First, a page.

Unsigned Bands

Monolith – No Saints No Solace Review

Monolith – No Saints No Solace Review

“My tolerance for the often maligned deathcore subgenre received a boost of newfound optimism on the back of stellar 2019 releases from scene heavyweights, Shadow of Intent and Fit for an Autopsy. Both bands demonstrated the sick grooves and punishing, over-the-top brutality and technical chops, reminding me of a time long ago where bands like All Shall Perish and early Despised Icon tore me a new one. Yet, more often than not the style falls flat to my jaded ears. Perhaps an unsigned UK deathcore outfit may not be the best choice to pull myself out of a writing rut, but I’ll be damned if I’m not ready to take the plunge and hope for minor miracles.” Deathcore blues.

Black Sites – Exile Review

Black Sites – Exile Review

“Chicago’s Black Sites is the brainchild of guitarist and singer Mark Sugar, formerly of underrated modern thrashers Trials. It could be that Sugar and I are roughly the same age, both grew up on shitty post-glory-days ’90s thrash metal and/or are both from the Midwest, but whatever it is he seems to speak my language. Trials‘ final album ended up on my Top 10(ish) in 2015 and Black Sites‘ debut found similar acclaim in 2017. A songwriter with two albums that placed at #2 in my Top 10(ish) lists in the year they were released is about as close to a direct highway to “elevated expectations” as it gets. And when Mark sent me Exile, I can say that I was very excited.” Makin’ bacon (and metal).

Ols – Mszarna Review

Ols – Mszarna Review

“Extreme metal purists skip this review now: we’re venturing into the realm of fancy-pants, hairy-fairy dark-ambient neo-folk. Picture this – you’re listening to an album that’s blowing you away. Riff after riff after riff pummels your puny brain and causes you to moan and grin and sway like a bath-salt sniffing metal whore. Then, as the riffs reach their apex, as the album continues to wither your bones into ash, an ambient interlude drags you upside down and twists your expectations inside-out. Now you’re either going to despise this forceful, useless intrusion or revel in its sweet unexpected nectar.” Taste the nectar, contract the nectar rabies.

Mad God – Tales of a Sightless City [Things You Might Have Missed 2017]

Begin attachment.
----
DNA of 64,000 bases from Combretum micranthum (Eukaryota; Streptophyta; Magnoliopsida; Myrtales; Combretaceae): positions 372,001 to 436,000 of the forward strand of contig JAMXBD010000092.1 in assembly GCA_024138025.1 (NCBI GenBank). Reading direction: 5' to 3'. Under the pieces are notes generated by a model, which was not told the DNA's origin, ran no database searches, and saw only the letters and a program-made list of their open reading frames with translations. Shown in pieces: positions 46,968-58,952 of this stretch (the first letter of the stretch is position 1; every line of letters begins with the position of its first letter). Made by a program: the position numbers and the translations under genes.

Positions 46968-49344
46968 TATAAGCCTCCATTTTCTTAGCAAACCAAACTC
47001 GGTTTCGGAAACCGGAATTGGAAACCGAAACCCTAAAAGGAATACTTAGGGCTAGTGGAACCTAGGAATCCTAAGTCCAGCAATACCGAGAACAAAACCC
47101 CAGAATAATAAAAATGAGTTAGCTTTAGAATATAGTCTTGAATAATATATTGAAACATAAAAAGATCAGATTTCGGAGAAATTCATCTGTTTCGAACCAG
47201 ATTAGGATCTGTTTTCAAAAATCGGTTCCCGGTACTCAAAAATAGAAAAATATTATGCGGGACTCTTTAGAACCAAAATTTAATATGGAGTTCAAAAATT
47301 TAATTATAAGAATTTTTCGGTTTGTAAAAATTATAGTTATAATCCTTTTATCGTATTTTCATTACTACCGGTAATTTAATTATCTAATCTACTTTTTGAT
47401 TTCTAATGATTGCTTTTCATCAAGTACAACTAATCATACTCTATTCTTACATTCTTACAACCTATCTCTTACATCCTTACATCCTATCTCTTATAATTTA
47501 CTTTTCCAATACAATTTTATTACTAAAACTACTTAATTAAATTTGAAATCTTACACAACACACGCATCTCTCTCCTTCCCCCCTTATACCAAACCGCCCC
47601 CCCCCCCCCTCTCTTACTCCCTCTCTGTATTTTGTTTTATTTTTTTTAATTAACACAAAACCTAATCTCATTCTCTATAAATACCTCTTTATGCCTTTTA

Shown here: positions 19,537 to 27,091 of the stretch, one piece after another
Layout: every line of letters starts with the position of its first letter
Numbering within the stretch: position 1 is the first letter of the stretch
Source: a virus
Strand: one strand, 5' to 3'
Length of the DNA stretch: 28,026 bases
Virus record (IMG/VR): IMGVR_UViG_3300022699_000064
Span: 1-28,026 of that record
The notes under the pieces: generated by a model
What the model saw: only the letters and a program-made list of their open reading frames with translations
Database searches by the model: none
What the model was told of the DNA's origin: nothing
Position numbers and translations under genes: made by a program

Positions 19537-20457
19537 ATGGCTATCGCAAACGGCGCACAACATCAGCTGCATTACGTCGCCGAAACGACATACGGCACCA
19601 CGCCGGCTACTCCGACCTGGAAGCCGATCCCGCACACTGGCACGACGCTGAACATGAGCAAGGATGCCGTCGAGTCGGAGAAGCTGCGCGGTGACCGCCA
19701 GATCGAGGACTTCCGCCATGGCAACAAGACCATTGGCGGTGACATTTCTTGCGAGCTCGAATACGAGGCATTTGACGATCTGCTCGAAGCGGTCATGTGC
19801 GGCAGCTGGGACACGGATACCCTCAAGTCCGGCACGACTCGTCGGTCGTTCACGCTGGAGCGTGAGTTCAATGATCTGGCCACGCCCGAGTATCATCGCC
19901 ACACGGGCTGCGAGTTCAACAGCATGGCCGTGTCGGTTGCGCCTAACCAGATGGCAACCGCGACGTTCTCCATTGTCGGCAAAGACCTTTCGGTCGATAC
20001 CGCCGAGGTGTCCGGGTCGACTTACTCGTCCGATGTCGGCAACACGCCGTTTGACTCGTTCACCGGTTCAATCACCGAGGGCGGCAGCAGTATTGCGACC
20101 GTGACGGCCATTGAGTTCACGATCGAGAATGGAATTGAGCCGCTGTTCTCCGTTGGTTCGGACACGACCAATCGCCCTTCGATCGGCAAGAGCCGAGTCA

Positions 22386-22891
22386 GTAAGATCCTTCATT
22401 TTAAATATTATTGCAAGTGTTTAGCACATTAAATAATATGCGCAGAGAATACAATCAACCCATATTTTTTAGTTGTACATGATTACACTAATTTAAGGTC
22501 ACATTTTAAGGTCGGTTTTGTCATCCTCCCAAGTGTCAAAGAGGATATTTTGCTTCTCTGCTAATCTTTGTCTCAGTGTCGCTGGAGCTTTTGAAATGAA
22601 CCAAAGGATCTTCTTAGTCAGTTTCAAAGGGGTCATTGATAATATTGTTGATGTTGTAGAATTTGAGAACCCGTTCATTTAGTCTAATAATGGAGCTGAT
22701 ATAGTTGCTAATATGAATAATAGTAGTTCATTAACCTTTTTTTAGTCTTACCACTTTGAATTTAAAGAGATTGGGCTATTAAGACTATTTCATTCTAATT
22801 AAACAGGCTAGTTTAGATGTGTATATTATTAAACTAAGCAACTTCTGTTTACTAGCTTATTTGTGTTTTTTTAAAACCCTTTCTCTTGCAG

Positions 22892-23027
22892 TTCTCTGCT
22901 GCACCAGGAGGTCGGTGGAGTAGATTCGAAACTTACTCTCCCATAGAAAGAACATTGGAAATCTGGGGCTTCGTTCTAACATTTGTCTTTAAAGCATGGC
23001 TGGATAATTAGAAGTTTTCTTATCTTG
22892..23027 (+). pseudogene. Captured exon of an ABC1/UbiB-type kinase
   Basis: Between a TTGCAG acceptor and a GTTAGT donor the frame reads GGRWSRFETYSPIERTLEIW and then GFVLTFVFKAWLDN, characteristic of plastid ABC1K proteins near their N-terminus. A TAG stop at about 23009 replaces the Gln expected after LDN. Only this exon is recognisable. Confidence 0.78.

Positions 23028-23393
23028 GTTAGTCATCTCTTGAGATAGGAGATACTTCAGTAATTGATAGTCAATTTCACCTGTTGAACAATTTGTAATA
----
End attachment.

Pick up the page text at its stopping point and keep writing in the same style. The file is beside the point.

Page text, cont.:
Mad God – Tales of a Sightless City [Things You Might Have Missed 2017]

“Due to either time constraints, tight deadlines, or this wonderful thing we all call life, I do miss an album or two to review in time. South Africa’s Mad God make a worthy addition to the year’s crop of doom with their self-released debut, Tales of a Sightless City.” God is mad, look sorry.

AMG’s Unsigned Band Rodeo: Canvas Black – Destructive Herd Mentality

AMG’s Unsigned Band Rodeo: Canvas Black – Destructive Herd Mentality

“Back in the primordial days of this here blog, we attempted something called “AMG’s Unsigned Band Rodeo.” The basic idea was to select a bunch of unsigned bands and give them the collective review treatment to find the most worthy buried gems. It was our humble effort to remind folks that the metal underground is still an important part of the world of metal. After several years of self-righteous elitism where we largely overlooked unsigned acts, it’s high time we make amends.” Today, we ride (and review).

Madrost – The Essence of Time Matches No Flesh Review

Madrost – The Essence of Time Matches No Flesh Review

“One of my earliest review assignments here at Angry Metal Guy was for the sophomore album from unsigned Orange County thrashers Madrost. With the benefit of hindsight I was a tad generous with the scoring, however,Into the Aquatic Sector proved a highly competent and ripping affair of sci-fi themed retro thrash, bolstered by death and prog elements. Fast forward to 2017 and Madrost is back for another round of thrashing fun, but this time the musical quotient has been flipped.” Sector Vektor eat them all.

Highland – Loyal to the Nightsky Review

Highland – Loyal to the Nightsky Review

“Though I appreciate black metal and listen to my fair share of the genre, generally I’m more of a death metal guy, so I’m particularly selective when it comes to choosing artists to engage my black metal fix. When perusing the promo portal, for some reason the band name, album title and unsigned status of American/Armenian trio Highland was enough to pique my interest and curiosity. Plying their trade with a minimum of fuss, Highland channel Scandinavian second wave influences, spiked with shades of the livewire thrashing energy of Absu, riff-driven groove of Vreid, and seething wallop of Mantar, delivering an aggressive and dynamic album.” It’s over Anakin….

Of the Sun – Before a Human Path Review

Of the Sun – Before a Human Path Review

“Self-proclaiming their music as ‘southern progressive metal’ sounds interesting on paper, bringing up imaginative scenarios, such as combining a dose of burly Down-styled metal with the adventure and bombast of prog. A number of similar scenarios whipped through my brain before settling in to jam Before a Human Path.” When prog-metal goes south.